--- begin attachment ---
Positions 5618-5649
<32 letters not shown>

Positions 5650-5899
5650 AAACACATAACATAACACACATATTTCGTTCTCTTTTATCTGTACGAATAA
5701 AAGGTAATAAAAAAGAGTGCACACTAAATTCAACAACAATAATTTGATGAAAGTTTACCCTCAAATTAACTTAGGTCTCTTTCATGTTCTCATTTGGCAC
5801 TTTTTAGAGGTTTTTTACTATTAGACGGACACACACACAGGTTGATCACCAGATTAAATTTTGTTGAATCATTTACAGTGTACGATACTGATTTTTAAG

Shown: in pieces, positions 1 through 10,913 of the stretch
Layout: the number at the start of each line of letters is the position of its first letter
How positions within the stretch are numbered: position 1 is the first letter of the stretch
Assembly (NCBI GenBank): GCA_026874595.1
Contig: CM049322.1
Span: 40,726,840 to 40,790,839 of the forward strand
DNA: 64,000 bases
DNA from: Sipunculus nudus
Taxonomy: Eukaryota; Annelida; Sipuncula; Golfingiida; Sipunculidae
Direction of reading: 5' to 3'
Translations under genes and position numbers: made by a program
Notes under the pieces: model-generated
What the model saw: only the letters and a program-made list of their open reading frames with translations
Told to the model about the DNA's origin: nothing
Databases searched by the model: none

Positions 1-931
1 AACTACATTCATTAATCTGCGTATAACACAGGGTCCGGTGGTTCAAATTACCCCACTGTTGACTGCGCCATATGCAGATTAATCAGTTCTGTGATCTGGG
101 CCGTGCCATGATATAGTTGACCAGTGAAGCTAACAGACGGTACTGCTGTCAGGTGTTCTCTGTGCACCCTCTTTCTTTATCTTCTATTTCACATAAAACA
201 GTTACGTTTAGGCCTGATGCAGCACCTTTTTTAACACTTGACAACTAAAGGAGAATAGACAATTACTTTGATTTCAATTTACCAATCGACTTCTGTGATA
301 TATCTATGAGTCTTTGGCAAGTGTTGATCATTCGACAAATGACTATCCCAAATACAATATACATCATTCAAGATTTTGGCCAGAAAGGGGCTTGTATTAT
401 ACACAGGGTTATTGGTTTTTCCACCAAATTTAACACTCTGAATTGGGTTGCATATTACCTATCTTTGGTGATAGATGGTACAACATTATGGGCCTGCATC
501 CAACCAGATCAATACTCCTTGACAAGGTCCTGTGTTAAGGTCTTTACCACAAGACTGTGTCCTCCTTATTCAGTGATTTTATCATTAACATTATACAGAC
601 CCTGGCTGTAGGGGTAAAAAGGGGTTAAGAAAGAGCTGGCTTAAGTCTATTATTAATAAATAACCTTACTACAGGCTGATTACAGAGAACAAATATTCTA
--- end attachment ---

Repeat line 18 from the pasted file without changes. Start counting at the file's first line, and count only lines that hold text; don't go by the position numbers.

Notes under the pieces: model-generated